-- Transmission Line Speakers and
( Last modified 11-5-2017 to add an MP3 file of my Moog Studio "Blue Tail Fly" )
|For many years I was caught up in
designing and building audio gear. My efforts included a couple of
full-range speaker systems, a couple of very large
"transmission-line" subwoofers, a smaller commercial subwoofer,
a couple of different electronic crossovers, a phono preamp, a mic preamp,
and a rather strange tone-arm (the long, articulated "Praying
Mantis" was described in a construction article in "The Audio
Amateur", I think as "A Perfectionist's Tone Arm", in 1996). At one time I had about half a ton of audio
gear in my little house - and I had designed and built everything in the
stereo system except the turntable platter and drive and the dynamic
speaker drivers. Later I replaced the main speakers with Quad and
Acoustat electrostatics, and then Apogee ribbons (which I still have).
One of the full range speaker systems I built was a three-way with a
transmission-line bass, enclosed in rather large and heavy boxes with
triangulated-interiors and 1.5" thick walls. The largest
transmission-line subwoofer I've built was featured in a construction article
"The Big Bass Box" in "The Audio Amateur" magazine in
1978, available on CD at -- www.audioxpress.com/magsdirx/backissues/BISAAM.htm. I
still use the "smaller" of two transmission-line designs using the 24" Hartley driver
(this one was modified to allow clean 3/4" excursions and it was set
inside the smaller cabinet at an angle instead of on top), pictured below sitting between the Apogee Duetta ribbon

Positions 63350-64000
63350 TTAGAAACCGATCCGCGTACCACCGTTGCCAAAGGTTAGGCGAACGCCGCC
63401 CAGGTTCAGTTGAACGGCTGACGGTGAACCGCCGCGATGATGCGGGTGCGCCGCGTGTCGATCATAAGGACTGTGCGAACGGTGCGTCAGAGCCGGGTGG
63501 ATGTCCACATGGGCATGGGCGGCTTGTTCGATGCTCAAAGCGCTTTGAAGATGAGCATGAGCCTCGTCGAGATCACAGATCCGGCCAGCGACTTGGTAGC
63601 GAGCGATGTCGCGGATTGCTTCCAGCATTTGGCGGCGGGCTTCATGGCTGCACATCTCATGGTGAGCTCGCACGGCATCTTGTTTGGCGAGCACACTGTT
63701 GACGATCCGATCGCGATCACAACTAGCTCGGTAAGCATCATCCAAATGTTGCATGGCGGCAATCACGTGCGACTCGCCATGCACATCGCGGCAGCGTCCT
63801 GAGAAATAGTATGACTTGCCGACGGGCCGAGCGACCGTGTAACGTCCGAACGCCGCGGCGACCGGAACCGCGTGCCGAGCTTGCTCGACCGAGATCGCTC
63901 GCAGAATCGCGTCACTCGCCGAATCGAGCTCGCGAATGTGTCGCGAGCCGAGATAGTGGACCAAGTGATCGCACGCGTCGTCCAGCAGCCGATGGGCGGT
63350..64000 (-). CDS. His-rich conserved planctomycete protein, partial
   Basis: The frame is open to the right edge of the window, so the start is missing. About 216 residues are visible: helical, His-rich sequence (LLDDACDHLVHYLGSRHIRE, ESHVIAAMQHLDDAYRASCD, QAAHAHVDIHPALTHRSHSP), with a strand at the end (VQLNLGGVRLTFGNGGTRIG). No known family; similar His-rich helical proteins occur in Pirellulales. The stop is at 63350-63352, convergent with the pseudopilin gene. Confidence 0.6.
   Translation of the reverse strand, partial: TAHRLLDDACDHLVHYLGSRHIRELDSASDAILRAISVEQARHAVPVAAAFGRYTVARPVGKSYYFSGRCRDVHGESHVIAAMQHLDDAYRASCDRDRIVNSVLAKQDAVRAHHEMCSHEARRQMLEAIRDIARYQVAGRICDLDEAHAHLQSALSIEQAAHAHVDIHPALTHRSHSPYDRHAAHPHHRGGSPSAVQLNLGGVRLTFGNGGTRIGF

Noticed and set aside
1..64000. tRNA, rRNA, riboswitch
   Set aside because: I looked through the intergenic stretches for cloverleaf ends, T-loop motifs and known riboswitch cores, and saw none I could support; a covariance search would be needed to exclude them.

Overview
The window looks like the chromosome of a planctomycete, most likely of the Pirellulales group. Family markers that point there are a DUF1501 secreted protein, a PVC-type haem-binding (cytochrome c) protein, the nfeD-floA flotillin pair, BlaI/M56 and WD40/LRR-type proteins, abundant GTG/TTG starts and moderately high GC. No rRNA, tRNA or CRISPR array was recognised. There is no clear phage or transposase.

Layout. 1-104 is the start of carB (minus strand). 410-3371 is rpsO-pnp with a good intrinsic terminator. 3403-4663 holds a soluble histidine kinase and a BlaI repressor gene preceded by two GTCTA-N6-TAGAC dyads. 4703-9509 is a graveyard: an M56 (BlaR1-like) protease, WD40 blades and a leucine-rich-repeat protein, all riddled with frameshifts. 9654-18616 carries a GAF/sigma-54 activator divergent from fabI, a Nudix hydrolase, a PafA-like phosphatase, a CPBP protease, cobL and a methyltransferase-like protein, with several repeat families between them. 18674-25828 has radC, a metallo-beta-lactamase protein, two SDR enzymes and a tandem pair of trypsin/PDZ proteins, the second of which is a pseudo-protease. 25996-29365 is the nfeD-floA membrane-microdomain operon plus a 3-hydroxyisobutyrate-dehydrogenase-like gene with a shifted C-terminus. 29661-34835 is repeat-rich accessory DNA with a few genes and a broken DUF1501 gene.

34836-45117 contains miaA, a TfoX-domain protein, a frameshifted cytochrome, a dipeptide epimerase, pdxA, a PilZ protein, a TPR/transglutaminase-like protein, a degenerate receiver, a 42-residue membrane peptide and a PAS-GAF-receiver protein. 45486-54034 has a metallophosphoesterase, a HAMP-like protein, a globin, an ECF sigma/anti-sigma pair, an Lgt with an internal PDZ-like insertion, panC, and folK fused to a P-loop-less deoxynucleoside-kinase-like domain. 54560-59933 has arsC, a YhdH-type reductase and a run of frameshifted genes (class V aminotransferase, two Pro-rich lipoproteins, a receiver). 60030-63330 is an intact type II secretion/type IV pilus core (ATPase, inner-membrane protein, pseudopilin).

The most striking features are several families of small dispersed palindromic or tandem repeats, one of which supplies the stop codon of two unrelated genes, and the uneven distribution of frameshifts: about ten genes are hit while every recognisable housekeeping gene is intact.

panels. The "small" transmission-line enclosure (standing at the
left in the corner in the second photograph) is the last of the "Aardvark Quark
Audio" subwoofers. One of these was "reverse-engineered"
and published with plans by Nick Huntington at --
www.t-linespeakers.org/projects/nick/aqa.html (on David Dlugos' "Transmission Line Speaker Page" site, at -- www.t-linespeakers.org), though it is without the design for the electronic crossover-EQ sold with the box. (This last AQA T-line box, with 1" clean-excursion 12" driver and "flame" walnut front [which measured -3db at 23 cps, flat above with the matched crossover] is available for sale for $1200 with the crossover). I used to crack windows with these when testing them at 18 cycles at 150 watts input (but don't tell my landlady in Seattle how those windows got cracked...!;-).
Probably my best speaker system consisted of a horizontal array of four Quad electrostatics, a pair of EQ'd KEF T-27 tweeters on poles, and the larger Hartley-driver T-line (with the parts of each set of a pair of Quads with the tweeter between carefully aimed at, and spaced equally from, its receiver-ear location - resulting in a large near-arc of sound sources properly placed for the same sound arrival time at each set's ear about 7' away). The stereo precision was quite astonishing, though the "sweet spot" was exceedingly tiny...!;-). This system could also reproduce good square waves continuously over a wide frequency range, indicating good phase and frequency response - and this system sounded good on a very wide range of recordings (in both quality and type), an indication of its smoothness and neutrality. I miss this system, but it was fun to have owned it once...
Below are a couple of photos of my current Audio-Video setup (with cat...;-).
Behind the left speaker above, you can see part of my last Aardvark Quark subwoofer, and behind the right Apogee panel in the photos above you can see my old Revox and DBX recording combination which I used to record concerts in Seattle (using the simple mic preamp I designed, and omni mics made from $1.50 Panasonic modules mounted in brass tubes in triples - which sounded remarkably good!). Perhaps sometime I will get around to transferring the most interesting recordings to CD (I have some wonderful theater organ recordings, a recording of some pieces by Alan Hovhaness with AH playing and his wife singing, many recordings of reproducing pianos playing rolls made by long-dead composers and pianists on recording pianos, a recording of a Satie mass, and much more...).
Musical interest led me
to try electronic music composition in the original Moog factory
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